The 12-month course is specifically designed to develop graduates with the high end graphics skills required to build defence-specific 3D virtual worlds. Read more
The project brings new challenges to user experience (UX) research as well as concrete research questions.
This year's event featured an inaugural SimYouth program to introduce high school students with an interest in STEM to the rapidly developing field of simulation.
Director Air Force Ranges Darren Manser delivered a talk on Plan Jericho and the role of Live Virtual and Constructive (LVC) training in a fifth generation Air Force during a plenary session at ASC2017.
Used by more than 30 militaries including the ADF, VBS3 is a comprehensive desktop training package based on commercial video game technology, providing a virtual learning environment for land, air and sea training and mission rehearsal applications.
The CAVE leverages virtual reality technology within a structure consisting of 72 large video screens positioned in a 320 degree arrangement.
Innovation-hungry YTEK is a respected Australian engineering firm developing and providing complex technologies, including advanced simulation and training software for Defence.
Given the wide range of assets the RAAF has in play and the limited exercise time they have with international partners, it literally pays to make the most of this training time. EX Black Skies is the simulation effort run by DST Group with industry support to help get RAAF crews ready for EX Pitch Black.
In the lead up to Army’s second Innovation Day, scheduled for October 19 at Canberra’s ADFA campus, ADM spoke to the coordinator of last year’s event to understand what this Army initiative is about.
Defence community members gathered to discuss the current and future state of joint collective training and the advancement of LVC.
The first two of Australia’s Lockheed Martin F-35A Lightning II fighters are now in everyday use for training in the US. The first Australian pilot has already completed flight training and the second is now part way through his course.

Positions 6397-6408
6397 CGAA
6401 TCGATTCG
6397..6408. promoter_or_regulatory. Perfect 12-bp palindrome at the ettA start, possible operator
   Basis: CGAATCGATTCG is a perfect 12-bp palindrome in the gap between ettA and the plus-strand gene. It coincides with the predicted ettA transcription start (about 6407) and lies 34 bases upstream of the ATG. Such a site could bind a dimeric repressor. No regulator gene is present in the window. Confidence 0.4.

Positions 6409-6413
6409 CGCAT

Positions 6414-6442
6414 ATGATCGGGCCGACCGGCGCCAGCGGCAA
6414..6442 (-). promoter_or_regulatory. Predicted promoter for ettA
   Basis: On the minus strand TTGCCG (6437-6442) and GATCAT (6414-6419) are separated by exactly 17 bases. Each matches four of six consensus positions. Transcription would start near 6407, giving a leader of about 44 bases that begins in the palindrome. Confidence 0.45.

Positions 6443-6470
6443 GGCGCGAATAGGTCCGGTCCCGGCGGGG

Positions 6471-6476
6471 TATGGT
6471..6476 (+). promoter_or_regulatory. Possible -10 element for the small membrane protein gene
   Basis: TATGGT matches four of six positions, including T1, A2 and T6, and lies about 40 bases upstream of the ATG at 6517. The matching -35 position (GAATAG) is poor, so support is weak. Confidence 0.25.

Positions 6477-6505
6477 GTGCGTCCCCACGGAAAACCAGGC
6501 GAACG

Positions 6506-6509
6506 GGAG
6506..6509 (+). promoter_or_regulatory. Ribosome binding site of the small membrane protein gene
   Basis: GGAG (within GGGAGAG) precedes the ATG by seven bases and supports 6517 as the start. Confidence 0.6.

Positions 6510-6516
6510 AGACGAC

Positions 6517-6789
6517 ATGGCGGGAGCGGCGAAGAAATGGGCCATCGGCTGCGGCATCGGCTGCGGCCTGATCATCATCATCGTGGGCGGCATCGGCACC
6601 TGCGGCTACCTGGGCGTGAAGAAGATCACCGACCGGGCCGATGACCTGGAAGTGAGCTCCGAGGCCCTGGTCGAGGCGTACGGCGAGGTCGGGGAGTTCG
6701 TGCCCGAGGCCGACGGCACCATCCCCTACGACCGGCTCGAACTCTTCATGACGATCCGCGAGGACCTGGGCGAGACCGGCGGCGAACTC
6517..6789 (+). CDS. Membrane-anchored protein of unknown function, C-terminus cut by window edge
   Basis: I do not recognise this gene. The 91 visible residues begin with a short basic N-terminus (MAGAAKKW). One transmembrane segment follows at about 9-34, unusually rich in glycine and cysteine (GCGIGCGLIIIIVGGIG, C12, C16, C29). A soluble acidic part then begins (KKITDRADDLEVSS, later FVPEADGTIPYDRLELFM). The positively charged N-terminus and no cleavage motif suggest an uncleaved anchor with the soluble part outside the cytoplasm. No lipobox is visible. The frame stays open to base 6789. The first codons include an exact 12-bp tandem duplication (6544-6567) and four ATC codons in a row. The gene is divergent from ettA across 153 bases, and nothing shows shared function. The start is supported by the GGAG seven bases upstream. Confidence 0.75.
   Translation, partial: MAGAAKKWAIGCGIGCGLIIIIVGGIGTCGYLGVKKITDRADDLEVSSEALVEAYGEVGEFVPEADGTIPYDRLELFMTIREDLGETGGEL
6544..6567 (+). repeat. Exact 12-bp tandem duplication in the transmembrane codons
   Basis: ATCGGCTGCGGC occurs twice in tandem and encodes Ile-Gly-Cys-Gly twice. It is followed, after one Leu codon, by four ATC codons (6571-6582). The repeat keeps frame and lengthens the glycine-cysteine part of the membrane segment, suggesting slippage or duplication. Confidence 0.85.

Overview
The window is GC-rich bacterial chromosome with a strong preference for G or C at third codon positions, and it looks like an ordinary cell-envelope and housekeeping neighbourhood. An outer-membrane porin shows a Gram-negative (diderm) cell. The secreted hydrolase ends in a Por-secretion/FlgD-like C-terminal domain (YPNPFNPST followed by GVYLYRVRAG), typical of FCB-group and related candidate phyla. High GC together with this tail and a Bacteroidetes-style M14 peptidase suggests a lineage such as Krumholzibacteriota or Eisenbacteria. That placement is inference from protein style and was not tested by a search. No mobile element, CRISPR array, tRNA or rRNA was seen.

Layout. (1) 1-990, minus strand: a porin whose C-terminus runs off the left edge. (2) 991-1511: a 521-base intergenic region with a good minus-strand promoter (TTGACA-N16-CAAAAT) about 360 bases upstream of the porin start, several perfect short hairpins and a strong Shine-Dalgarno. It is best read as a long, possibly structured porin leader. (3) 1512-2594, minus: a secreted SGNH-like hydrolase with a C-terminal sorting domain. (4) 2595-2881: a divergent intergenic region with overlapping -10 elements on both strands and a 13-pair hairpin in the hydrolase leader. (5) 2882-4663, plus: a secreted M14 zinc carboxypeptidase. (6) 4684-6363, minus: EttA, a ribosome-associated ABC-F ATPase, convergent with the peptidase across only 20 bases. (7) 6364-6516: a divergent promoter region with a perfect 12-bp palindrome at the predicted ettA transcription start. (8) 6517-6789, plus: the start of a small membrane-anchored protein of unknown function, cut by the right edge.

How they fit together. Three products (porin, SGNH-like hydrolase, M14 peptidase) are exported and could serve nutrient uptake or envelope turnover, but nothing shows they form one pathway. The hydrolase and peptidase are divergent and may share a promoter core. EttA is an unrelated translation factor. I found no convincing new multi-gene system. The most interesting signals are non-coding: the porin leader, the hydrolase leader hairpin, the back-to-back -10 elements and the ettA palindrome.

Australia’s future defence simulation capability will move from monolithic independent systems to the defence equivalent of plug and play, share realistic “virtual world” modules from a central database repository and may incorporate technology borrowed from the computer gaming industry to provide maximum reality at affordable cost.
A significant increase in the use of simulation is integral to ambitious plans to graduate the first pilots from the ADF’s new Joint Helicopter (JHS) in 2018.
Arguably one of the most skilled professions in the Australian Defence Force is that of the RAN’s Acoustic Warfare Analyst Submariner (AWASM) category.
Will the simulation requirements for Land 400, and its promise to introduce a mounted close combat capability as a major component of the Combined Arms Fighting System (CAFS), meet Army’s aspirations for an all-embracing synthetic environment?
Simulation means different things to different people. Simulation in Defence has always been a many-headed beast. It means different things to different people from full motion flight simulators to decision support with experimentation and modelling technologies, high level single-Service/joint training and everything else in between.